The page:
The school also features ten tennis courts, two 25-metre pools, three football pitches, rugby pitch, shooting range and archery.

There is also a 'computer-regulated greenhouse.

Students can also use a local 18-hole golf course and karting track.

In winter, the school moves to the Gstaad ski resort.

Headmaster Michael Gray told The Times: 'It happens with Swiss efficiency but is somehow mysterious. You go away for the holidays and come back to a different school.'

The school has a strict rule that no country can have more than 10 percent of the student population.

Former pupils have included the Shah of Iran, King Albert II of Belgium and Prince Rainier of Monaco.

Mr Gray added: 'No one goes around saying "I’m richer than you". It’s completely unsnobbish. If people put on airs and graces they wouldn’t survive. We had someone recently from a famous family, and after three days it didn’t work out and he left.'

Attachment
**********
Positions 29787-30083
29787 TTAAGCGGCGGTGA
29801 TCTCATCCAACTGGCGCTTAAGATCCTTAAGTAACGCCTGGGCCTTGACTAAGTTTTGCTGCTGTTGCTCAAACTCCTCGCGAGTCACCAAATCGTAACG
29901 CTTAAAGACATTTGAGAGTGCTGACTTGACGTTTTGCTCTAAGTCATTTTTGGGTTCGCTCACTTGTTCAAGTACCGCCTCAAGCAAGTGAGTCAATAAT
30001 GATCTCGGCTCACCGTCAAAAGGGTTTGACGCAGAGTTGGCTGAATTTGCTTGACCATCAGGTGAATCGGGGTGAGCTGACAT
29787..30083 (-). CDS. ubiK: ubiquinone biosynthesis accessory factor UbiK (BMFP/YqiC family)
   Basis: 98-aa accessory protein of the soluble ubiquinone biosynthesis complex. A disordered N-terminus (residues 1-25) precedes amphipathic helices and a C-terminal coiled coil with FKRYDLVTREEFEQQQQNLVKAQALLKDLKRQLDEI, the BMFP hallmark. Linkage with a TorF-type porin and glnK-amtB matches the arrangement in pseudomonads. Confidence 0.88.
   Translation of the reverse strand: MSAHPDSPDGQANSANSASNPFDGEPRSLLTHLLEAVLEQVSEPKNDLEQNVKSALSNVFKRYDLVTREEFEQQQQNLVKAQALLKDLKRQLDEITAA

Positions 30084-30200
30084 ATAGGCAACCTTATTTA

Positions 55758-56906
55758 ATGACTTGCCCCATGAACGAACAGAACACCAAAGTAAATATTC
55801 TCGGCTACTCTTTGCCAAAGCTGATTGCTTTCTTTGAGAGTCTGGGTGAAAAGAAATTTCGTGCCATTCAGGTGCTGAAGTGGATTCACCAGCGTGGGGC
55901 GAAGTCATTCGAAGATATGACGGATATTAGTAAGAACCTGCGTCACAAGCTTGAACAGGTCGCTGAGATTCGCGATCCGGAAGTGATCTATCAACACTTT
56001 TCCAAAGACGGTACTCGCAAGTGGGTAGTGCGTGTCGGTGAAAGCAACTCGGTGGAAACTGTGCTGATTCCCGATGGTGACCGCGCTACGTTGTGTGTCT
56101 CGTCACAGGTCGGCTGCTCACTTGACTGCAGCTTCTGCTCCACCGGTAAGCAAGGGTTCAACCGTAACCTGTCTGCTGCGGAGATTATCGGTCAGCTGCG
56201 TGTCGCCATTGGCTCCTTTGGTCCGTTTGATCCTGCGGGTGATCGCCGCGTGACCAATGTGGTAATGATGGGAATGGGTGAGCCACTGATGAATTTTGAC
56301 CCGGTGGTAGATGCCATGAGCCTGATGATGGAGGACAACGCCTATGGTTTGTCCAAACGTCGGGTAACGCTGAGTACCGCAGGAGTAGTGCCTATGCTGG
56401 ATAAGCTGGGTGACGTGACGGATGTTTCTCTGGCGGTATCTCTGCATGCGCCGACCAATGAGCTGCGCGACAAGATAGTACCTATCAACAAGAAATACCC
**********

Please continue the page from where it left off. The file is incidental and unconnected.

This Graph Shows Why You May Want to Think Twice About Going to Law School

The old conventional wisdom was that law school was a ticket to steady, high-paying work.

The new conventional wisdom is that law school is more of a gamble, but if you can find a job after graduating, you’ll make buckets of cash.

It turns out neither is exactly true.

In a breakdown of law school graduates’ earning prospects Monday, Business Insider took a look at the huge divide between what graduates of top law schools make and what their colleagues from lower-ranked schools earn — and how the divide can skew reporting.

As the graph above shows, law school grads don’t make an “average” salary near $100,000. They either nab a top job paying around $160,000, or they fall into a bigger clump of grads earning between $40,000 and $60,000 — which is right around the national $46,000 average for all workers.